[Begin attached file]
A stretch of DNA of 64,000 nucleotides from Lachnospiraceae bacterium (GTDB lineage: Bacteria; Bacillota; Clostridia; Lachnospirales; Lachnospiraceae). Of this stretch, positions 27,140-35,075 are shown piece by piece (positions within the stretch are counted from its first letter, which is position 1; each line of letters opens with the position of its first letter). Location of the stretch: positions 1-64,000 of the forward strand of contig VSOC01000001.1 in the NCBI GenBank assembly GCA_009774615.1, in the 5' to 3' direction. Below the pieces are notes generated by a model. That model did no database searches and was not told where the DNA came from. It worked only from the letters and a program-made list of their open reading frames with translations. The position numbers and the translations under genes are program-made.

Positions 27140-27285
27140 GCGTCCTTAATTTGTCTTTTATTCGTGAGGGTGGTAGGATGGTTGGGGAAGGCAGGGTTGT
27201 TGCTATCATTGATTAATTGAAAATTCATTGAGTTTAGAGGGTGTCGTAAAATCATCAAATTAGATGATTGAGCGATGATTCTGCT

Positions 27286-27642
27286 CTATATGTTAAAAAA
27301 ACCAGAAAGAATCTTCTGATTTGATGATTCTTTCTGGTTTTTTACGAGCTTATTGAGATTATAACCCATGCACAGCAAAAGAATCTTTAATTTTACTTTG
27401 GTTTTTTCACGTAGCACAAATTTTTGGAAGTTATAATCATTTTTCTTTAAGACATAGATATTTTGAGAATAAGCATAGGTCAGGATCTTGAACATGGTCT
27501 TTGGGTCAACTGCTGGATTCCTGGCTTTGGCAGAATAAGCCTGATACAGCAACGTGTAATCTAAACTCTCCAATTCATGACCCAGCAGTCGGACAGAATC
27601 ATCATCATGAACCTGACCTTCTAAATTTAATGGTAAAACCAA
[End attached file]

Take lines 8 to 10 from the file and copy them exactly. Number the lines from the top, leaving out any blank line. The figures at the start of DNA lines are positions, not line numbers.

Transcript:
27401 GTTTTTTCACGTAGCACAAATTTTTGGAAGTTATAATCATTTTTCTTTAAGACATAGATATTTTGAGAATAAGCATAGGTCAGGATCTTGAACATGGTCT
27501 TTGGGTCAACTGCTGGATTCCTGGCTTTGGCAGAATAAGCCTGATACAGCAACGTGTAATCTAAACTCTCCAATTCATGACCCAGCAGTCGGACAGAATC
27601 ATCATCATGAACCTGACCTTCTAAATTTAATGGTAAAACCAA